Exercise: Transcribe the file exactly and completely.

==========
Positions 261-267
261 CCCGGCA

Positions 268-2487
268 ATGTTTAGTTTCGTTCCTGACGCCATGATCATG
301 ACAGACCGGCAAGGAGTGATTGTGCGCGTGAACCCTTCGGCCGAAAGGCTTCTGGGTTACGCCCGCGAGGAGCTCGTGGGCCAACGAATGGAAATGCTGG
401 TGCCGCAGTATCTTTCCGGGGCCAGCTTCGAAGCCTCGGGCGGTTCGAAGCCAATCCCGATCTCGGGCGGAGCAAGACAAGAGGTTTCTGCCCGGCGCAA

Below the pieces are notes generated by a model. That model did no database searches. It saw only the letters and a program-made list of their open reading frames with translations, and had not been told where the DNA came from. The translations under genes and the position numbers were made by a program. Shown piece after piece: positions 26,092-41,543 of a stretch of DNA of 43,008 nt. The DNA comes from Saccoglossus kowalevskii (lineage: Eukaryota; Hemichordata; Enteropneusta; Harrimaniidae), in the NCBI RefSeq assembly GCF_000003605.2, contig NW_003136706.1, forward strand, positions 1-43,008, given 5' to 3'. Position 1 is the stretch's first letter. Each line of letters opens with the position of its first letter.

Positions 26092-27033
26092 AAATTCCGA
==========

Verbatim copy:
Positions 261-267
261 CCCGGCA

Positions 268-2487
268 ATGTTTAGTTTCGTTCCTGACGCCATGATCATG
301 ACAGACCGGCAAGGAGTGATTGTGCGCGTGAACCCTTCGGCCGAAAGGCTTCTGGGTTACGCCCGCGAGGAGCTCGTGGGCCAACGAATGGAAATGCTGG
401 TGCCGCAGTATCTTTCCGGGGCCAGCTTCGAAGCCTCGGGCGGTTCGAAGCCAATCCCGATCTCGGGCGGAGCAAGACAAGAGGTTTCTGCCCGGCGCAA

Below the pieces are notes generated by a model. That model did no database searches. It saw only the letters and a program-made list of their open reading frames with translations, and had not been told where the DNA came from. The translations under genes and the position numbers were made by a program. Shown piece after piece: positions 26,092-41,543 of a stretch of DNA of 43,008 nt. The DNA comes from Saccoglossus kowalevskii (lineage: Eukaryota; Hemichordata; Enteropneusta; Harrimaniidae), in the NCBI RefSeq assembly GCF_000003605.2, contig NW_003136706.1, forward strand, positions 1-43,008, given 5' to 3'. Position 1 is the stretch's first letter. Each line of letters opens with the position of its first letter.

Positions 26092-27033
26092 AAATTCCGA